Study Guide

Star Trek: The Motion Picture Duty

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KIRK: Two and a half years as Chief of Starfleet Operations may have made me a stale, but I wouldn't exactly consider myself untried. They gave her back to me, Scotty.

James T. Kirk is a loyal Starfleet officer, so he'll do whatever the big brass tell him to do. That doesn't mean he has to like it. Since leaving the U.S.S. Enterprise, Kirk has been living the boring life of an office-bound Admiral, which explains his strong need to regain command of the ship. His ship.

DECKER: May I ask? Why?

KIRK: My experience, five years out there dealing with unknowns like this. My familiarity with the Enterprise, this crew.

DECKER: Admiral, this is an almost totally new Enterprise. You don't know her a tenth as well as I do.

As you might imagine, Decker is less than enthused when a washed up Admiral steals his spotlight. It must be a pretty big honor to captain a ship as legendary as the Enterprise, after all, and the dude must have worked hard to get selected for the post. Although we're psyched that Captain Kirk is back on the team, we sort of feel bad for Decker.

DECKER: I remember when you recommended me for this command. You told me how envious you were, and how much you hoped you'd find a way to get a starship command again.

Here's a shocker: Kirk and Decker have a past relationship. Kirk even helped him land the gig in the first place. Huh. This completely changes the way we understand Kirk's behavior. He might claim that he's only taking charge because he's the best person for the job, but there's more than a little ego involved in his decision.

McCOY: Your revered Admiral Nogura invoked a little known and seldom used reserve activation clause. In simpler language, Captain, they drafted me.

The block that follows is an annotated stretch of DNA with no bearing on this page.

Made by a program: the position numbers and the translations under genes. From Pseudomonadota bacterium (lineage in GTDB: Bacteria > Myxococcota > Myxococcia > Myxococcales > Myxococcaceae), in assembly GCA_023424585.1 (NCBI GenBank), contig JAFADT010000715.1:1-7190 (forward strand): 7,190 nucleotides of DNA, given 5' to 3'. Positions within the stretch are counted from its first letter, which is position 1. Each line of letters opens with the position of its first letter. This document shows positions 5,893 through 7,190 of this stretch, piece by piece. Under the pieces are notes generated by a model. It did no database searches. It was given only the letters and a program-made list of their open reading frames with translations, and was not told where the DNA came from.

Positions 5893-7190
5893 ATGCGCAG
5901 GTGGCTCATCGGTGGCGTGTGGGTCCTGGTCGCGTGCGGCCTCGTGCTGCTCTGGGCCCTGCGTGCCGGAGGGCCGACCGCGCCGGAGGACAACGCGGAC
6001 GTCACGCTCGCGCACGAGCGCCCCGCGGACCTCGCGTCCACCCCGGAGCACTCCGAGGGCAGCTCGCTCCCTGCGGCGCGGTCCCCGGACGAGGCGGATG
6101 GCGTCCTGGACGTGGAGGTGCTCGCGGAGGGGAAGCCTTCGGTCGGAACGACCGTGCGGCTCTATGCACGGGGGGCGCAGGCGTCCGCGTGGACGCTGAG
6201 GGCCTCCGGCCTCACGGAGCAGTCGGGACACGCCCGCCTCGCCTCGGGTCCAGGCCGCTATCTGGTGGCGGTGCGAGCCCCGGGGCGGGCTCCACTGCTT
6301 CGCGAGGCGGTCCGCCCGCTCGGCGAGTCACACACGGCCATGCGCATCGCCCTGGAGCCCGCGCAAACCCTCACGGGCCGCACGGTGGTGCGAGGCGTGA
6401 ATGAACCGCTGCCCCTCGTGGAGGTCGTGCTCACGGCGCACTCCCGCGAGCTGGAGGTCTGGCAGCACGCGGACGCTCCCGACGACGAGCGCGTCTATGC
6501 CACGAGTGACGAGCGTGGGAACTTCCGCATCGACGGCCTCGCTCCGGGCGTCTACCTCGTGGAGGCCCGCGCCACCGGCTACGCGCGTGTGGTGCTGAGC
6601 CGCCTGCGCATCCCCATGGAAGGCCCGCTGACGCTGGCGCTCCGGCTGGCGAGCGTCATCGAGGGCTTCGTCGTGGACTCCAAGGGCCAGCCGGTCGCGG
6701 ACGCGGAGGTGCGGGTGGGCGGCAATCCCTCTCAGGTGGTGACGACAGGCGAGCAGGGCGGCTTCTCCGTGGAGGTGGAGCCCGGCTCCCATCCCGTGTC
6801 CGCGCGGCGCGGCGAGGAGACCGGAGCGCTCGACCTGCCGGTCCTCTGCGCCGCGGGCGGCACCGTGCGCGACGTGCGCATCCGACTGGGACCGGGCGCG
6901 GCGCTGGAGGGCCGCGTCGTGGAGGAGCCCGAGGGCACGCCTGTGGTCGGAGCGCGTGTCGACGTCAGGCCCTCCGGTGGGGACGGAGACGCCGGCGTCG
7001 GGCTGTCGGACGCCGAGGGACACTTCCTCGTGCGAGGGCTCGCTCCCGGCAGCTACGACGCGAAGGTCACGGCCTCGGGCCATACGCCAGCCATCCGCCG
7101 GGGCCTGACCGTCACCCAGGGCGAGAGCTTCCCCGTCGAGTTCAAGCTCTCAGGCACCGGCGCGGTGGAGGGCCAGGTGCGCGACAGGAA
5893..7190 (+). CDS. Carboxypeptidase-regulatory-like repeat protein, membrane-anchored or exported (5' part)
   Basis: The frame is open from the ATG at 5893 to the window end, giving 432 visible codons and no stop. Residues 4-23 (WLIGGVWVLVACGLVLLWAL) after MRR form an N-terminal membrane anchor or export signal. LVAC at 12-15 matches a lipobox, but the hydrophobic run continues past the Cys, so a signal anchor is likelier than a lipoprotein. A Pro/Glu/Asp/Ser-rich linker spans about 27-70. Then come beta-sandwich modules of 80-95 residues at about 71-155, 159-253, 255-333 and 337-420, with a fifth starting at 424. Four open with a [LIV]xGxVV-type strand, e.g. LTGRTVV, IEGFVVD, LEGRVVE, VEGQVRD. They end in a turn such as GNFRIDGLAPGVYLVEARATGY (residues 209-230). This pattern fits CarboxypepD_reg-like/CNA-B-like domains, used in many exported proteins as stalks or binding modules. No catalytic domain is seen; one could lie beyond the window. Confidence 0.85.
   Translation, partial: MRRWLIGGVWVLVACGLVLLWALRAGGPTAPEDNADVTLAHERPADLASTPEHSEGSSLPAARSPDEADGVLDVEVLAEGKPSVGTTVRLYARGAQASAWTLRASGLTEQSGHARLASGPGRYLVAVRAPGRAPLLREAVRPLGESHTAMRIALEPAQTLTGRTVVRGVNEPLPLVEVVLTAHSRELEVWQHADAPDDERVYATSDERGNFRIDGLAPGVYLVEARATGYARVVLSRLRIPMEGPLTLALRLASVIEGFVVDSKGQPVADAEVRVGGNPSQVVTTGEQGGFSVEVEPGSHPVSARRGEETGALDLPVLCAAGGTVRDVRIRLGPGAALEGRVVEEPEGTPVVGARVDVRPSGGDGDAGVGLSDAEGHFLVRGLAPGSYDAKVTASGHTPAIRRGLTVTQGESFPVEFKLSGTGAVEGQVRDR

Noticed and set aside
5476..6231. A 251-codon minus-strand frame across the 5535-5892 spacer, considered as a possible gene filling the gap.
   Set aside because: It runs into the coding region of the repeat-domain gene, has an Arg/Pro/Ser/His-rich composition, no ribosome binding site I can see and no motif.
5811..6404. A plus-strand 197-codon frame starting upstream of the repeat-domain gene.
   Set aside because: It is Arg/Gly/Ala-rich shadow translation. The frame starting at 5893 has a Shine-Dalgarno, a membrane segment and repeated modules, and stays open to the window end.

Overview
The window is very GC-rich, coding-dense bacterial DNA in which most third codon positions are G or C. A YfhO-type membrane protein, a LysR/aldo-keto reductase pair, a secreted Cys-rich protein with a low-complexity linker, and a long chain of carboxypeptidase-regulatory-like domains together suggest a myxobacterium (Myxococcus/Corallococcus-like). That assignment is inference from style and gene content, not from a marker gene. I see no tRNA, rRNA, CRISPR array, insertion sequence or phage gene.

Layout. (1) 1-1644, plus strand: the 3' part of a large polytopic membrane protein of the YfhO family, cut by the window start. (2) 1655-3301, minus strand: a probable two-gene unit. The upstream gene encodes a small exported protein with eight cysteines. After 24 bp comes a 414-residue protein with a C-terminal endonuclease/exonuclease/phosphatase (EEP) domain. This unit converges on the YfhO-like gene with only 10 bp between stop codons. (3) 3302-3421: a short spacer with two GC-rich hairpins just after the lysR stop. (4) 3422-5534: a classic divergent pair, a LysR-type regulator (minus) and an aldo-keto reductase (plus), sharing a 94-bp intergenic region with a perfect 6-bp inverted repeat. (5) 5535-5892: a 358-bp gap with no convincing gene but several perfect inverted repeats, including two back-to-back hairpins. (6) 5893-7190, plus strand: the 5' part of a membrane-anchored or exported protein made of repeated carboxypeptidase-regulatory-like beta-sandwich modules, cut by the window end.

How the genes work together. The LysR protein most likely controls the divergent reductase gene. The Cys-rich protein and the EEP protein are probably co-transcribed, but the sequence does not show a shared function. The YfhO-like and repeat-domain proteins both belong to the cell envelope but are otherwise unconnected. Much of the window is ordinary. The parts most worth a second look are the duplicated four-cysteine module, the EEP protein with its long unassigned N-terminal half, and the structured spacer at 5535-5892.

Unlike Kirk, McCoy is none too eager to restart life as an interstellar explorer, much less risk his life on their most dangerous mission yet. To his credit, he changes his tune as soon as Kirk explains the gravity of the situation.

KIRK: Why was my phaser order countermanded?

DECKER: Sir, the Enterprise redesign increases phaser power by channeling it through the main engines. When they went into anti-matter imbalance, the phasers were automatically cut off.

When the Enterprise gets caught up in a time-slowing wormhole, Decker defies Kirk's orders and takes charge of the situation. Kirk is pretty ticked about this, as you might imagine, but even he is forced to admit that Decker was right. He literally saved everyone's lives. This raises questions about whether Kirk is fit for duty as Enterprise's captain, or whether he's the Starfleet equivalent of an old washed-up rock star.

McCOY: The point, Captain, is that it's you who's competing. You rammed getting this command down Starfleet's throat. You've used this emergency to get Enterprise back.

We love Bones' honesty so much. Everyone has been dancing around the issue, but he's just going to say it: Kirk is using V'Ger as an excuse to retake his ship. It could've been a space-trucking accident for all he cares—all that matters is that he's back at the helm of the U.S.S. Enterprise.

McCOY: It's an obsession—an obsession that can blind you to far more immediate and critical responsibilities. Your reaction to Decker is an example.

This exchange makes us think about Captain Kirk as Captain Ahab, which is a metaphor the Star Trek series later employs to great effect in First Contact. In many ways, the Enterprise is Kirk's Moby Dick: an all-consuming obsession that threatens his own life, as well as everyone's around him.

McCOY: Well, however it's pronounced, Mister Spock, it's the Vulcan ritual supposed to purge all remaining emotions.

KIRK: The Kolinahr is also the discipline you broke to join us. 

It's worth noting that Spock is actively neglecting his duty as a good Vulcan by taking part in this mission. Not only is he abandoning the Kolinahr ritual before attaining the blissful state of pure logic, but he's now actively embracing his human side and all of its emotional messiness. For (the human emotion of) shame.

DECKER: We don't know it will do. Moving into that cloud at this time is an unwarranted gamble.

KIRK: How do you define "unwarranted?"

This is a nice encapsulation of the difference between Kirk and Decker. Kirk is your classic old school adventurer: he acts first and considers the consequences later. Decker, on the other hand, prefers to weigh and analyze each decision before taking action.

KIRK: Well, Mister Decker, it seems my bluff has been called.

DECKER: I'm afraid our hand is pretty weak, Captain.

This is a small moment, but we think it shows how Decker and Kirk manage to coexist. They don't always have to agree with each other—and in fact rarely do—but they no longer feel the need to compete all the time.

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